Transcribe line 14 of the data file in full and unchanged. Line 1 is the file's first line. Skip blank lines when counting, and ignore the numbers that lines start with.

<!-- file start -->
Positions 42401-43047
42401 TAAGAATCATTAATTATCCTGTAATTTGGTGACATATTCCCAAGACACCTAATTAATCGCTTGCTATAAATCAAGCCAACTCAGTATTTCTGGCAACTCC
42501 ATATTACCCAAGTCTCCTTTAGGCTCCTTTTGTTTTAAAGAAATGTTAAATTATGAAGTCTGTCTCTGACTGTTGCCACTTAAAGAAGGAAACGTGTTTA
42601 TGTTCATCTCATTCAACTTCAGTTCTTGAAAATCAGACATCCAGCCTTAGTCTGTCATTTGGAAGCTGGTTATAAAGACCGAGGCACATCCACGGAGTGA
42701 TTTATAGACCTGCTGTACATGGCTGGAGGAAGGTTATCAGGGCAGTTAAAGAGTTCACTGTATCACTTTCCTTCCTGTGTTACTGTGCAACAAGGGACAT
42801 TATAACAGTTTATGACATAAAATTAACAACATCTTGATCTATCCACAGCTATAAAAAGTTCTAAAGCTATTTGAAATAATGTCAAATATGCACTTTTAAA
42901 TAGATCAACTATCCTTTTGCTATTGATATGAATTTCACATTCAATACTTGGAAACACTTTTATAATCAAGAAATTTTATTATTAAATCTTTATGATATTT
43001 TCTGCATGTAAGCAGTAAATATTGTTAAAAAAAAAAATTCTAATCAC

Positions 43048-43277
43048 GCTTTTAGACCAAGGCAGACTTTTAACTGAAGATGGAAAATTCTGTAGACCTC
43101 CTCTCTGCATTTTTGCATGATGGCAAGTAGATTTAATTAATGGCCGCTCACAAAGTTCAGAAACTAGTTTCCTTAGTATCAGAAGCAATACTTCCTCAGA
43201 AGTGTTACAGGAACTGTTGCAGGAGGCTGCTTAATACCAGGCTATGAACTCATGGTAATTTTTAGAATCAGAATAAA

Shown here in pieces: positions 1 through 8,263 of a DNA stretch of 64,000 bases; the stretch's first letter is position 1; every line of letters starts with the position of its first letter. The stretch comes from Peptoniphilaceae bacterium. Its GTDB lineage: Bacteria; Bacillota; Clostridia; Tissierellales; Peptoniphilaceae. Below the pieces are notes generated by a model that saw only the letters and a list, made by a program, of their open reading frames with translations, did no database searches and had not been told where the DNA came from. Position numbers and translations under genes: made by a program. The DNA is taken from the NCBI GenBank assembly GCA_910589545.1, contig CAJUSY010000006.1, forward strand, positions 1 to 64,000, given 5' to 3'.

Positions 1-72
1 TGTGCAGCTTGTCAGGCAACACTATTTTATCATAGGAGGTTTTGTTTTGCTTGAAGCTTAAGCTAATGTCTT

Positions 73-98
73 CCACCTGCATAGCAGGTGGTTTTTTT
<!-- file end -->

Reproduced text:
Positions 1-72